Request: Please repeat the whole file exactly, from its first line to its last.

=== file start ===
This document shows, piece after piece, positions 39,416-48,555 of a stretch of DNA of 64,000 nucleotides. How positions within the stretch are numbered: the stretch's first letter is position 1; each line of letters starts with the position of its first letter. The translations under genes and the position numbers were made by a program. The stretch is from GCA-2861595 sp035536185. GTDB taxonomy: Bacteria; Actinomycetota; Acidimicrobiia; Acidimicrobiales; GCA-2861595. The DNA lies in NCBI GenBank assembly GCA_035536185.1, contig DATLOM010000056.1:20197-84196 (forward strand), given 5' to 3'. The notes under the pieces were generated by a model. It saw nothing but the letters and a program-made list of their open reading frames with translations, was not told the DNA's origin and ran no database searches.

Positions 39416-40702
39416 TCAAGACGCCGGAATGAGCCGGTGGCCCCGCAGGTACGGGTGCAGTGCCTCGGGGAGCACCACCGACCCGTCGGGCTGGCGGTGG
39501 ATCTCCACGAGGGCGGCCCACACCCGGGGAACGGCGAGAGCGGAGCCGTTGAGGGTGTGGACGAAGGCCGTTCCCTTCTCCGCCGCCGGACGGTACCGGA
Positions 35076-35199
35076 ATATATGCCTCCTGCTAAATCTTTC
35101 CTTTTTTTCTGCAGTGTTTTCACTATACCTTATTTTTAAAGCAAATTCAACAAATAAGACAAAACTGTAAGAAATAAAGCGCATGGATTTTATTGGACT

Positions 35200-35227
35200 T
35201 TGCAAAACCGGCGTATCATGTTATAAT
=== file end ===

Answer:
This document shows, piece after piece, positions 39,416-48,555 of a stretch of DNA of 64,000 nucleotides. How positions within the stretch are numbered: the stretch's first letter is position 1; each line of letters starts with the position of its first letter. The translations under genes and the position numbers were made by a program. The stretch is from GCA-2861595 sp035536185. GTDB taxonomy: Bacteria; Actinomycetota; Acidimicrobiia; Acidimicrobiales; GCA-2861595. The DNA lies in NCBI GenBank assembly GCA_035536185.1, contig DATLOM010000056.1:20197-84196 (forward strand), given 5' to 3'. The notes under the pieces were generated by a model. It saw nothing but the letters and a program-made list of their open reading frames with translations, was not told the DNA's origin and ran no database searches.

Positions 39416-40702
39416 TCAAGACGCCGGAATGAGCCGGTGGCCCCGCAGGTACGGGTGCAGTGCCTCGGGGAGCACCACCGACCCGTCGGGCTGGCGGTGG
39501 ATCTCCACGAGGGCGGCCCACACCCGGGGAACGGCGAGAGCGGAGCCGTTGAGGGTGTGGACGAAGGCCGTTCCCTTCTCCGCCGCCGGACGGTACCGGA
Positions 35076-35199
35076 ATATATGCCTCCTGCTAAATCTTTC
35101 CTTTTTTTCTGCAGTGTTTTCACTATACCTTATTTTTAAAGCAAATTCAACAAATAAGACAAAACTGTAAGAAATAAAGCGCATGGATTTTATTGGACT

Positions 35200-35227
35200 T
35201 TGCAAAACCGGCGTATCATGTTATAAT